- Baby nail clippers (it’s easier to clip while they are busy nursing)
- Nasal aspirator
- Baby lotion (I like to rub it on him when he is nursing)
I know it sounds like a lot, most of it is there because I like to snuggle my baby in the recliner. I don’t use everything for breastfeeding it’s mainly for convenience any time I’m in the chair.
Most important things to have are snacks and water because you will start nursing and then you get super hungry or thirsty. It’s not an easy task to get up and get water while you are nursing.
Trust me I’ve tried!
Drink Lots of Water
Your body needs water to produce enough milk for your baby and also for your own health. You should drink at least half your body weight in ounces.
So if you weigh 150 pounds you should be drinking at least 75 ounces of water a day.
This is just like when you are pregnant everything you eat affects the baby. Since your baby is getting his or her nutrition from your breast milk you need to be eating healthy.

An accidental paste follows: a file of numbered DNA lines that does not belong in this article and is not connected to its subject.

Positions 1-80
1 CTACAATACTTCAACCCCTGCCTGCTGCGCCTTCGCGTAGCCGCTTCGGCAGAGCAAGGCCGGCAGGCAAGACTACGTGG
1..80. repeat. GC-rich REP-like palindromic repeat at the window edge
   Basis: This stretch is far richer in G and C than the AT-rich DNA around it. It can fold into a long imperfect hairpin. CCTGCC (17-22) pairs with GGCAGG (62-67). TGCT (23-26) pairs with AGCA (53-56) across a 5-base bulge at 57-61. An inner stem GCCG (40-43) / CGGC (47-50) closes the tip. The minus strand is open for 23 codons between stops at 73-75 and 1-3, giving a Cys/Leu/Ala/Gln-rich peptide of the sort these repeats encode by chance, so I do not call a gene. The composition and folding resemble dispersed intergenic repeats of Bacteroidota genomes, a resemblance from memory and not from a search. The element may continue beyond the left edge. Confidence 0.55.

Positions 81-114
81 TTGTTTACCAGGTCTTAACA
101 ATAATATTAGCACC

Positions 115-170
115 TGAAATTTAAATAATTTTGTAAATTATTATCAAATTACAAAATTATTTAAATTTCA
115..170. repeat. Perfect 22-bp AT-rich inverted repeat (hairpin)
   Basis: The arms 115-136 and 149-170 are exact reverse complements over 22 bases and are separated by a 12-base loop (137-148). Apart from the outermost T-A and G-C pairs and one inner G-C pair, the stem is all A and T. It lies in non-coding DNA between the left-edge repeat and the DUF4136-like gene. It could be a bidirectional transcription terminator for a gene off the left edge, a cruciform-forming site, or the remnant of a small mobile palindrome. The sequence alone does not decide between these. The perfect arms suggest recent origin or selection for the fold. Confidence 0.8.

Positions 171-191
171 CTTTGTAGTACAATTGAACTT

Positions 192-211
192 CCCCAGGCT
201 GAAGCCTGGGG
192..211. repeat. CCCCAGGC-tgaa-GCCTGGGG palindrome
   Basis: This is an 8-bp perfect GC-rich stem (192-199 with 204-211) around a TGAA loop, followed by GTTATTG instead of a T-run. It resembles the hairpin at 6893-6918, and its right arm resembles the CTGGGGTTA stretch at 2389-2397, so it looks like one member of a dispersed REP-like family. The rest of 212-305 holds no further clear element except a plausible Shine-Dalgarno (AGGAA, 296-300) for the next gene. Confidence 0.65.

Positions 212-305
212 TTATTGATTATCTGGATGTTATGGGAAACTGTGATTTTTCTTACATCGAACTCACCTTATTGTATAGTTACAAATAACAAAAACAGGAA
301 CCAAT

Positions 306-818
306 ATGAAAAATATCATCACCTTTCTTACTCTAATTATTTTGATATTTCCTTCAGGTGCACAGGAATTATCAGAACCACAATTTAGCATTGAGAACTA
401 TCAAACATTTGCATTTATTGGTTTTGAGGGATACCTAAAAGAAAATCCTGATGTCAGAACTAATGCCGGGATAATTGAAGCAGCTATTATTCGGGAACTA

It also helps you to drop the baby weight easier, helps you have better quality breast milk, and you just feel plain good!
While you are breast feeding it feels like you need to eat all of the time so here is a great list of healthy and nutritious snacks:
- Fruit or veggies
- Yogurt with fruit and granola (this is my lunch everyday because it’s so good!)
- Apples with cheese or peanut butter
- Trail mix
- Crackers or veggies with hummus
- Homemade smoothies
- Banana and peanut butter
- Peanut butter and banana slices on toast
- Fiber bars, they help you poop!
- Tortilla chips with guacamole
- Half of a tuna sandwich
- Protein bars
- Ants on a log (celery with peanuts butter and raisins)
- Eggs with spinach on an English muffin or toast
- Cottage cheese with fruit
- Grapes and Cheddar cheese cubes
- Fruit salad (cut up fruit then add a dash of lime juice and honey)
- Cucumber sandwiches (cucumbers, dill, and cream cheese)
- Frozen grapes with string cheese
- Real fruit popsicles
I just experienced this for the first time and let me tell you it is literal hell!